You may feel you somehow lost money and that you are somehow a loser for not making more money, even if you will still net hundreds of thousands of dollars from the sale!
Maybe you harbor this secret thought, “I should have sold my home at the peak. I would have made more money.”
Where would you live?!
If you bought another home at that time, it’s price would have also been at it’s peak, and today you would be in the exact same situation.
Don’t forget that when you buy at the peak of the market your selection of homes stinks. You have to take what you can get. You have to make tons of compromises on the features, location, etc. of the home.
Maybe this thought has flashed across your mind, “I should have sold at the peak, rented and then bought at the bottom.”
Are you nuts!
For that strategy to work;
1) You would have to sell at the top of the market.
There is a helluva a difference between knowing homes are over-priced and knowing when you are at the top of the market.
Many of the economists who today say home prices are too high, have been saying the same thing for years. Sure, they may have been right back then but if you listened to them in 2003 and sold your home, you made a big mistake.
The famous economist Robert Shiller said London home prices were too high in 2003 (?) and they were. Prices declined for a bit and then bounced right back up to still higher levels.
You may think it is rational to sell/rent/buy but the housing market is often irrational and those irrational spots will eat up your rational strategy and spit it out.
2) You would have to buy at the bottom of the market.
Good luck with that, too.
3) Prices would have to fall at least 10%.
When you sell your home, it will cost you perhaps 8% in selling costs – real estate agents, title insurance, escrow fees, etc. Years later when you buy your new home, it will cost you perhaps 2% in buying costs – mortgage costs, title insurance, escrow fees, etc. If you just keep the same home, you wouldn’t have those expenses.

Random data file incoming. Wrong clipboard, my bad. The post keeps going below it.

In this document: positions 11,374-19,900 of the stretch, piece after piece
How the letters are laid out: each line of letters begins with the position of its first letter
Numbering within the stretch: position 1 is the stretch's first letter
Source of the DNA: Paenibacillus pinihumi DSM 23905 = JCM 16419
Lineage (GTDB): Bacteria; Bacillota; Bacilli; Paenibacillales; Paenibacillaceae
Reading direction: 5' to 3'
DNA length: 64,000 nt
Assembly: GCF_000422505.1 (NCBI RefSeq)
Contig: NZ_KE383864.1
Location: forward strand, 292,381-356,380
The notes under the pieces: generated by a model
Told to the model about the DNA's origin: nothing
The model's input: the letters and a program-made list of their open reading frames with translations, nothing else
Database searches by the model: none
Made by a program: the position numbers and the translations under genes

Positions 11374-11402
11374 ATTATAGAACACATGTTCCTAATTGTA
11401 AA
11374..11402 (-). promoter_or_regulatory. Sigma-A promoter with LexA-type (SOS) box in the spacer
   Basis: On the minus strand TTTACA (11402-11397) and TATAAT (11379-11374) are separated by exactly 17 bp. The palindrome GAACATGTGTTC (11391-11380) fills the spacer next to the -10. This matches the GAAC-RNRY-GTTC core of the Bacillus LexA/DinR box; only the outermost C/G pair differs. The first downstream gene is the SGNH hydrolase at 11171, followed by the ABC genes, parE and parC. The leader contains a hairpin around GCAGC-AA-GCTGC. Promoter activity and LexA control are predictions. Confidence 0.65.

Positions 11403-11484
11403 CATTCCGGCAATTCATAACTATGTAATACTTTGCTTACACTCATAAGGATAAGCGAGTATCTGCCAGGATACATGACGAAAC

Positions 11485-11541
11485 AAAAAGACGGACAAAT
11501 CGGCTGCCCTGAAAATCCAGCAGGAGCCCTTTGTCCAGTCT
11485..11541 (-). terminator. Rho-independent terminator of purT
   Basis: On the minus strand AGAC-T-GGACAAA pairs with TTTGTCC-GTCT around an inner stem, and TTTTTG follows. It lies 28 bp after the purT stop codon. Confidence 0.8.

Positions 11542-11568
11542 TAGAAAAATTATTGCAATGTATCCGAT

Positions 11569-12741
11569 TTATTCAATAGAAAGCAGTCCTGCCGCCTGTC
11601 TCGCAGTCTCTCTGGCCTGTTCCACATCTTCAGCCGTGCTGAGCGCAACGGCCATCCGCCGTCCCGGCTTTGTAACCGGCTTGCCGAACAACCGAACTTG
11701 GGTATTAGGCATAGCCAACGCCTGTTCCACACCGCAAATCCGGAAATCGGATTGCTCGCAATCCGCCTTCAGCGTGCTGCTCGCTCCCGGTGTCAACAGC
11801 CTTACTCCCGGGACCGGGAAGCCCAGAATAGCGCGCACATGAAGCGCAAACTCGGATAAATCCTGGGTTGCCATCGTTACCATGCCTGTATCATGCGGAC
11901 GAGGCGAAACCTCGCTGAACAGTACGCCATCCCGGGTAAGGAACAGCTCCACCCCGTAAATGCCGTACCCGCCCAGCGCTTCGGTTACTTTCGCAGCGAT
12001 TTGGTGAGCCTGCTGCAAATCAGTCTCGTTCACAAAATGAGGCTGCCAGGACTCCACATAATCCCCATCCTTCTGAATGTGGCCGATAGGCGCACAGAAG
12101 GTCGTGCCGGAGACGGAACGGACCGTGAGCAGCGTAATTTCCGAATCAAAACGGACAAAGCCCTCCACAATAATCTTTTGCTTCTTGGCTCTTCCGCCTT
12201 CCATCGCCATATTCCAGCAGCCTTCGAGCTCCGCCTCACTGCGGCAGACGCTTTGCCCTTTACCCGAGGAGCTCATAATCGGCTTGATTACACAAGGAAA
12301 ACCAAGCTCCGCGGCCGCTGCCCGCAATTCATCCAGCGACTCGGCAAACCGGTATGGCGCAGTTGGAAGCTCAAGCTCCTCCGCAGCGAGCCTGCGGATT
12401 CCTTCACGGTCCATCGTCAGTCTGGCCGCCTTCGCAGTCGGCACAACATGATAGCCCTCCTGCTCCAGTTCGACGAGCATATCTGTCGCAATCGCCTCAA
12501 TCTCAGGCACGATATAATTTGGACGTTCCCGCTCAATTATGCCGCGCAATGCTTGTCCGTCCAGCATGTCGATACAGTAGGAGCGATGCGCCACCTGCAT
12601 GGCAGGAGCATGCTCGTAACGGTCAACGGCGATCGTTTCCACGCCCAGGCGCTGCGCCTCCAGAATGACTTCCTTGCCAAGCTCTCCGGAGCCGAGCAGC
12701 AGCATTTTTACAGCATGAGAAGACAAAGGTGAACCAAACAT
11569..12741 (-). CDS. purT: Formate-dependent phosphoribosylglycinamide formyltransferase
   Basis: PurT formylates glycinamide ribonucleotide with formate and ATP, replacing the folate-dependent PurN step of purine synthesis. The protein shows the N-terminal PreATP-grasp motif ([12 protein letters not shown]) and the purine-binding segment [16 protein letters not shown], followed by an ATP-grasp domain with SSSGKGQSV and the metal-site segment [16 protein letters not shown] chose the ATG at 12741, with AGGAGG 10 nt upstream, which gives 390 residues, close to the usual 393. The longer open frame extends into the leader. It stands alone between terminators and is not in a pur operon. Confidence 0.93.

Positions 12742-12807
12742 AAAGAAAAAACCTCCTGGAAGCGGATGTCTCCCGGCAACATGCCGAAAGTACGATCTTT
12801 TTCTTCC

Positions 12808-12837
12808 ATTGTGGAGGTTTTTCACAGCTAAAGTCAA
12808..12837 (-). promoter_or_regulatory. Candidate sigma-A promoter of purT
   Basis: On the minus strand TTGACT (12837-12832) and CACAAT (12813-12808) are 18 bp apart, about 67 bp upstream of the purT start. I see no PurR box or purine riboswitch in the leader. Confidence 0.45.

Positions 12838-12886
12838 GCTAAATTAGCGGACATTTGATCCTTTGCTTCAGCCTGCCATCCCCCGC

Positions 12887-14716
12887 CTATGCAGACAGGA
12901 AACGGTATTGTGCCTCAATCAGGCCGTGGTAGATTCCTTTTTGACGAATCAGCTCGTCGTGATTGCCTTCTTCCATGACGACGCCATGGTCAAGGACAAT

So, between the time you sell and the time you buy, home prices would have to fall 10% for you to break even.
This does not include the cost of moving twice, the disruption to you and your family and the fall in your work productivity during and possibly after the move.
The average correction in recent decades has been 17 percent, when a correction does indeed take place.
4) You will have to put your life on hold until the market bottoms out.
“I’m sorry honey, I know you want to get married [have children, have more children, stop renting, move to a better neighborhood, move to a better school district, have your mother move in, etc.] and buy a home but I can’t buy a home until I know the market has bottomed out. My sell/rent/buy strategy is more important to me than living my life.”
It doesn’t make any sense to improve your landlord’s property. If you own the property you can turn it into your dream home.
When you rent, you don’t have the family stability of owning a home. Your lease may not be renewed.
When you own a home, you are in control of how you improve the home and when you choose to move.
Too Clever By Half
In a previous post, I gave the example of an economist in Washington D.C. who sold his home in 2004 because he knew the market was way too high. Unfortunately for him, he badly mis-timed the market. Prices peaked in 2006 at 38% higher than when he sold! We had a once in a generation bull market for real estate and he missed out on it, big time.
It is extremely unlikely that prices will ever fall 38%. When you add the 10% transaction costs, you see his decision to sell with the idea of buying another similar unit later was a financial disaster.
My guess is that if he ever decides to buy a home, he will badly mis-time that purchase as well. He might throw the entire sell/rent/buy strategy out the window when he gets married and wants to own a home for family and quality of life reasons.
The “Property Ladder” Strategy
The traditional, tried and true “property ladder” strategy is far, far, far more successful.
Buy a home as soon as you can swing it, even if it isn’t your dream home.
If home prices appreciate, which is the normal state of affairs, you aren’t priced out of the market for your future dream home because your current home is also appreciating. If you hadn’t bought that first home, you could have been priced out of the market for your dream home.
If home prices fall, which is very unusual, you are no worse off. What you “lose” when selling your current home, you gain back when you buy your new lower priced dream home.